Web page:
Donald Trump and the Aesthetics of Fascism

What a 20th-century Marxist art critic can teach us about a very 21st-century candidate.

Alexander Billet

(CPAC / Flickr)

Don­ald Trump does not make it easy to refrain call­ing him a fascist.

More than any other American presidential candidate in recent memory, Donald Trump understands the ideological power, the raw manipulative magic, in politics as aesthetics.

To be sure, peo­ple have been will­ing to call him that well before Demo­c­ra­t­ic non-enti­ty Mar­tin O’Malley called him that. Since then, the debate has not so much boiled over as been reduced to a sim­mer, per­co­lat­ing and wait­ing for the bil­lion­aire-can­di­date to say or do some­thing that would once again push it back up over the top.

Enter the Free­dom Kids,” three adorable lit­tle girls who opened up Trump’s cam­paign stop in Tam­pa, Flori­da. To the tune of the Over There” — the feel-good hit of trench­es and mus­tard gas—they invit­ed the audi­ence to join them in cel­e­brat­ing as America’s ene­mies face the music.” Behold:


Are you serious?

Apolo­gies for free­dom, I can’t han­dle this.

When free­dom rings, answer the call!

On your feet, stand up tall!

Free­dom’s on our shoul­ders, USA!

Ene­mies of free­dom face the music, c’mon boys, take them down

Pres­i­dent Don­ald Trump knows how to make Amer­i­ca great

Deal from strength or get crushed every time

This is a car­toon ver­sion of Amer­i­can nation­al­ism. The sheer absur­di­ty of the per­for­mance is stun­ning. And yet, Trump’s sup­port­ers will sure­ly both love it and accuse any­one who doesn’t of being a ter­ror­ist and a communist.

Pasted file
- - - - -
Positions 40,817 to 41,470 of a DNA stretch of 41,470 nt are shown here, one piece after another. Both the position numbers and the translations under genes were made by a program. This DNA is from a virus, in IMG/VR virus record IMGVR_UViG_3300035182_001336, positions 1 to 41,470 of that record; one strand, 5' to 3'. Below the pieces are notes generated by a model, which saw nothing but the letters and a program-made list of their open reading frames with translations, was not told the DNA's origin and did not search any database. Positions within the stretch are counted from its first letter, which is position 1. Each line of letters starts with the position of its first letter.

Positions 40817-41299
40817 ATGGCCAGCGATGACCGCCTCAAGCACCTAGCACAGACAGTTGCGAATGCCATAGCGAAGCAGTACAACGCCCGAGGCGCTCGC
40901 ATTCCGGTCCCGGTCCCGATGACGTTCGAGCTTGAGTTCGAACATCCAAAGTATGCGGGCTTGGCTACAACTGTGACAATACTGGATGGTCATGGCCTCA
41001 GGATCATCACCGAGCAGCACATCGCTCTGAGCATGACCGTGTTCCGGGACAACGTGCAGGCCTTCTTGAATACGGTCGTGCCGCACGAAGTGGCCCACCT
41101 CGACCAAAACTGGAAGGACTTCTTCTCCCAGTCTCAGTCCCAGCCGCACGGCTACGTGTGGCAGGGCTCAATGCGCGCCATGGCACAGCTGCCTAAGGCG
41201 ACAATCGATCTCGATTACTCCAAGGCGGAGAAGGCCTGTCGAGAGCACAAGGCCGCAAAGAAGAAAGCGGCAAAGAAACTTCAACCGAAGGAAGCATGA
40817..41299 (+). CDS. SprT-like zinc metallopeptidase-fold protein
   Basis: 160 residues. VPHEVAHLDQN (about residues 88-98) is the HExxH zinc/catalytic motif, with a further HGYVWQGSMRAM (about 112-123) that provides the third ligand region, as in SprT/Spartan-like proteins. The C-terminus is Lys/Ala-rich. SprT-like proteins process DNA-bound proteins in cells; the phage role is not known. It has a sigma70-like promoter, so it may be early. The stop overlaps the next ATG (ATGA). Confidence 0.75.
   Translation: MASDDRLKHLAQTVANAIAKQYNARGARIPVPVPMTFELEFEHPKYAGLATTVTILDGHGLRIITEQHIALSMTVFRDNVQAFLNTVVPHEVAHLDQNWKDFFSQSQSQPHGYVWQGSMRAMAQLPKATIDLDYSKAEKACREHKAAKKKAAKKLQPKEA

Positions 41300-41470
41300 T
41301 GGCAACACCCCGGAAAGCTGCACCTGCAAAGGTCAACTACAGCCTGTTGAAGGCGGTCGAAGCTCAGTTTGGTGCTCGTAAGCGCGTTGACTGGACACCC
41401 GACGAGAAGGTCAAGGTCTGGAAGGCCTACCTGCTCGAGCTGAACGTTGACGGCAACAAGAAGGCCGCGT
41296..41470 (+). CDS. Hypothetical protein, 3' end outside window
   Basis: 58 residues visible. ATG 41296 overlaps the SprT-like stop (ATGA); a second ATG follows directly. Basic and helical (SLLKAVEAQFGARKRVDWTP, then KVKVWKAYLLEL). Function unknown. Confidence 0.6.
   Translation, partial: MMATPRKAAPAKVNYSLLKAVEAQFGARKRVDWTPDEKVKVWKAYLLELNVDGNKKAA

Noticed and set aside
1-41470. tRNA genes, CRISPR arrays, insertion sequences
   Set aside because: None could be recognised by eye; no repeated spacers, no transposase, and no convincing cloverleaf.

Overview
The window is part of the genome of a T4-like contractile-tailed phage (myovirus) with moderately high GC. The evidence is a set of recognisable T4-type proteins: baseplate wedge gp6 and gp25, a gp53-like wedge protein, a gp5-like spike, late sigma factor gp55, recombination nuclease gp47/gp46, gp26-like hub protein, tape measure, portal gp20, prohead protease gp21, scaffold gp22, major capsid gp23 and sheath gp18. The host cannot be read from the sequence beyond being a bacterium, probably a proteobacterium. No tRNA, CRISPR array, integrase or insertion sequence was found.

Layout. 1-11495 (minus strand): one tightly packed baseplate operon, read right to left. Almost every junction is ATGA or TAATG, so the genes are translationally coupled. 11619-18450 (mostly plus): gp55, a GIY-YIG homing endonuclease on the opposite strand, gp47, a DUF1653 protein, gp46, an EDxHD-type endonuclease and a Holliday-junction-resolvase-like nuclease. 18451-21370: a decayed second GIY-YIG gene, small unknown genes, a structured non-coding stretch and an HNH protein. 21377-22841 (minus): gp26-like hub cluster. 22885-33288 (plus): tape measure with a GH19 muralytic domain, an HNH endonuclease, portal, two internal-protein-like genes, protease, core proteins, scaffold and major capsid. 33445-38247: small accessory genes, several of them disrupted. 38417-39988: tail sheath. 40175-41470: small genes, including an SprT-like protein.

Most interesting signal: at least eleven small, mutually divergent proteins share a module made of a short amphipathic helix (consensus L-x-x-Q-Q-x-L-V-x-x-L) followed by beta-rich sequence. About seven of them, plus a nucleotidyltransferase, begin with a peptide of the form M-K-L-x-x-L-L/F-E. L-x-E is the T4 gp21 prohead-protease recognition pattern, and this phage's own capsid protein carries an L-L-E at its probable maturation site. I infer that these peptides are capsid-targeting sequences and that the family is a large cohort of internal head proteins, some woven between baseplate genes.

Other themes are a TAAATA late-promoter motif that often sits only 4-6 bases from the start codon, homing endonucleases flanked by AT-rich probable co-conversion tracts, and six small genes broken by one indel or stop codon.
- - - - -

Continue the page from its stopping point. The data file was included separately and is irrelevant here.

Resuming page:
All of this points to one of the rea­sons why the dis­cus­sion about Trump and fas­cism is such a dif­fi­cult one to resolve. More than any oth­er Amer­i­can pres­i­den­tial can­di­date in recent mem­o­ry, Don­ald Trump under­stands the ide­o­log­i­cal pow­er, the raw manip­u­la­tive mag­ic, in pol­i­tics as aesthetics.

The phrase the aes­theti­ciza­tion of pol­i­tics” is bor­rowed from the late Marx­ist philoso­pher and cul­tur­al crit­ic Wal­ter Ben­jamin. Benjamin’s work has expe­ri­enced a resur­gence in inter­est over the past year. Par­tial­ly, this has to do with the 75th anniver­sary of his death (sui­cide, poignant­ly enough after the news that he was about to be basi­cal­ly hand­ed over to the Nazis). But what real­ly ani­mates the time­li­ness of his writ­ings is the bril­liant way he was able to diag­nose just how cap­i­tal­ism sat­u­rates itself into the fab­ric of culture.

In his 1936 essay The Work of Art In the Age of Mechan­i­cal Repro­duc­tion,” Ben­jamin chart­ed the way in which tech­nol­o­gy had for­ev­er changed art. The abil­i­ty to repro­duce an image or a sound count­less times had cre­at­ed the poten­tial for the democ­ra­ti­za­tion of art. But that democ­ra­ti­za­tion was pre­vent­ed by the means for that repro­duc­tion remain­ing the hands of a few. Thus, it was pos­si­ble for unde­mo­c­ra­t­ic regimes and gov­ern­ments to use art for their own ben­e­fit the way it hadn’t been pre­vi­ous­ly feasible.

Ben­jamin was writ­ing with Nazi Ger­many in mind. This was a régime that knew how to deploy aes­thet­ics inge­nious­ly. Even as Hitler and the Third Reich railed against the poi­sons of moder­ni­ty, they both used the lat­est tech­nol­o­gy to relay their mes­sage. They grabbed people’s atten­tion and held it, ignit­ing their imag­i­na­tions and pro­vid­ing them with a sense of own­er­ship over a sys­tem that would just as soon see them dri­ven into dirt. Says Benjamin: